• Cathay Williams is the only known female Buffalo Soldier. Born into slavery, she was taken on in 1861 by the Union Army as a cook and laundress. She later voluntarily enlisted in 1866—while disguised as a man, “William Cathay”—and joined the 39th Infantry.

Protecting National Parks and Their Resources

As national parks were established across the United States, the government realized it needed to protect these resources—at risk of damage by farm animals grazing, timber theft, and wildlife poaching—so Buffalo Soldiers were asked to become some of the nation’s first park rangers. During the park system’s early days, between 1899 and 1904, about 500 Buffalo Soldiers protected and built infrastructure for parks like Yosemite, Sequoia, and what is now known as Kings Canyon National Park.

Buffalo Soldiers, Racism, and Paving the Way for the Future

Despite their exemplary service, Buffalo Soldiers still faced widespread discrimination. All-Black regiments were initially limited to fighting on the Western frontier, because former enslavers and other white Americans didn't want to see armed Black soldiers in their area. Even so, Buffalo Soldiers charged with protecting towns, for example, were subject to insults and abuse by those same townspeople. Within the military ranks, they received unequal treatment, and faced racial slurs and violence from white officers and soldiers.

The service of the famed Buffalo Soldiers eventually paved the way for Black officers to lead troops and for Black soldiers to gain acceptance in the U.S. Army and other branches of the U.S. Armed Forces.

Black veterans also played an important role in the Civil Rights Movement upon their return from war in the 1940s.

Buffalo Soldiers Day, celebrated on July 28th each year, honors their heroism and recognizes the struggles Black soldiers faced due to racism.

Discovering Your Buffalo Soldier Ancestors

Ancestry® record collections like the following ones can be used to help you learn about potential Buffalo Soldiers in your family’s history.

In addition to what you can discover on Ancestry®, you might also find Buffalo Soldiers-related records on Fold3®.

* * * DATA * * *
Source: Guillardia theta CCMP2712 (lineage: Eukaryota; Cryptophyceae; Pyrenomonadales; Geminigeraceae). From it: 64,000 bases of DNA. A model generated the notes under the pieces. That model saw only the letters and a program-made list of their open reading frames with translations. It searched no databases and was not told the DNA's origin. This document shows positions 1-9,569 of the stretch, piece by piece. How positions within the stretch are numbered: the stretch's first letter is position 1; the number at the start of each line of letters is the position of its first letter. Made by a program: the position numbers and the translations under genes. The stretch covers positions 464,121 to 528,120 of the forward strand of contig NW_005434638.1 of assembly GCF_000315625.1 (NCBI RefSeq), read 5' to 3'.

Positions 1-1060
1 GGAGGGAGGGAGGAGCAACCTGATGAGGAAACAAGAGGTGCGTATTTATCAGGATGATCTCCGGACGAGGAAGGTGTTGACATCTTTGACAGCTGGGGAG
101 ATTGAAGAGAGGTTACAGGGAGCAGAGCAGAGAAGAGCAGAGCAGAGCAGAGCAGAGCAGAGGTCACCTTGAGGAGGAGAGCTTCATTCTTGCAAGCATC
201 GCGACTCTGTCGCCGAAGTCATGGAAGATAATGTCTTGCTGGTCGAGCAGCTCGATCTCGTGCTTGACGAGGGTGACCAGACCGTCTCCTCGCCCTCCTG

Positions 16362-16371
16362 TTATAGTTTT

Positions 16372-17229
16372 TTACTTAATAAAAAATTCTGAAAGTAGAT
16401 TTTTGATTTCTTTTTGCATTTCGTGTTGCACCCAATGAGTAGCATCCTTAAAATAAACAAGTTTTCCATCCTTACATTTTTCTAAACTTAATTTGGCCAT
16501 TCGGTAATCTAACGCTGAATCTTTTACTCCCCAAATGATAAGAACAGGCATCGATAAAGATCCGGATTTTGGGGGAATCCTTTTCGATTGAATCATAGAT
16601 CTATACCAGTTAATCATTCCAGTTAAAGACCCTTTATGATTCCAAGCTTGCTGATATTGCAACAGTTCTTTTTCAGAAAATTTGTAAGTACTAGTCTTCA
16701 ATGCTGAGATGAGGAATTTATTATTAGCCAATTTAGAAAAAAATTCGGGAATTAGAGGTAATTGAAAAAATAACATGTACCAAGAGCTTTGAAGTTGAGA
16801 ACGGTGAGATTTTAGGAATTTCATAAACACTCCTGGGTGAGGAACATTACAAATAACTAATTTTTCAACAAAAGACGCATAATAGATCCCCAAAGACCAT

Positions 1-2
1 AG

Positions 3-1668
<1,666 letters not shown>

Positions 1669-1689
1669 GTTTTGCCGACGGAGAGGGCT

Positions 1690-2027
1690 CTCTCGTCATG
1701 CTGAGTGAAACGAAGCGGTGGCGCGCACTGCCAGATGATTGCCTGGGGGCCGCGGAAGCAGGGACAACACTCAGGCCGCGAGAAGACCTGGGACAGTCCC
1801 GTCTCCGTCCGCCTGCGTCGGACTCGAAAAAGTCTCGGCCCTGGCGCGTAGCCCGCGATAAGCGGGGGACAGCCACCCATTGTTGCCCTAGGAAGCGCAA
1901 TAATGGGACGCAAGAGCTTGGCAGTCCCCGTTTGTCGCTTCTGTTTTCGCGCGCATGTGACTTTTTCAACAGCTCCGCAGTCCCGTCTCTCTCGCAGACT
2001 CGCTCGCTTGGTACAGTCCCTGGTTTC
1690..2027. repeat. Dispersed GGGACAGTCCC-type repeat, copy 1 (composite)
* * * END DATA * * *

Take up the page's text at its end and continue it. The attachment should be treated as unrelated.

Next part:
Buffalo Soldiers References (All sites accessed February 13, 2023)

“9th Cavalry History.” 1st Cavalry Division Association.

“African American Medal of Honor Recipients.” National Park Service.

“Black Seminole Indian Scouts.” National Park Service.

“Buffalo Soldiers.” January 25, 2021.

“Buffalo Soldiers.” Iowa Department of Human Rights.

“Buffalo Soldiers.” National Museum of African American History and Culture.

“Buffalo Soldiers At Fort Ethan Allen.” Vermont History.”

“Buffalo Soldiers During the Plains Wars.” National Park Service.

“Buffalo Soldiers, Geronimo, and Wounded Knee.” National Museum of American History.

“The Buffalo Soldiers In World War One.” National Park Service. National Park Service,

“Buffalo Soldiers In World War Two.” National Park Service.

“Buffalo Soldiers in the Spanish-American War.” National Park Service.

“Buffalo Soldiers and Indian Wars.” Ferris State University. November 2015.

“Camp Lockett.” Office of Historic Preservation,

“Cathay Williams.” National Park Service.

“Charles Young - Buffalo Soldier.” National Park Service.

Clark, Alexis. “Why Buffalo Soldiers Served Among the Nation's First Park Rangers.” January 28, 2021.

Djossa, Christina Ayele. “The First (Documented) Black Woman to Serve in the U.S. Army.” Atlas Obscura. February 28, 2018.

“Fort Huachuca History, 1877 to 1945.” Southwest Association of Buffalo Soldiers.

“Fort Leavenworth and the Establishment of the 10th Cavalry.” National Park Service.

Greene, Bryan. “After Victory in World War II, Black Veterans Continued the Fight for Freedom at Home.” Smithsonian Magazine. August 30, 2021.

Jefferson, Robert. “93rd Infantry Division (1942-1946).” BlackPast. July 11, 2008.

“John Hanks Alexander.” National Park Service.

Lange, Katie. “'Buffalo Soldier' earned his Medal of Honor in Korea.” April 18, 2017. U.S. Army.

“Lieutenant Henry Ossian Flipper.” U.S. Army Center of Military History.

“The Proud Legacy of the Buffalo Soldiers.” National Museum of African American History and Culture.

“Pursuing Pancho Villa.” National Park Service.

Roman, Ivan. “The Buffalo Soldiers at San Juan Hill: What Really Happened?” May 12, 2022.

Schubert, Frank. “ 24th Infantry Regiment (1866-1951).”BlackPast. April 10, 2011.

Schubert, Frank. “25th Infantry Regiment (1866-1947).” BlackPast. October 9, 2019.

Tomlin, Chase. “The Buffalo: 92nd Infantry Division’s Weekly Newspaper during World War II.” The National WWII Museum. February 23, 2022.

Waters, Tiana. “Honoring National Buffalo Soldiers Day.”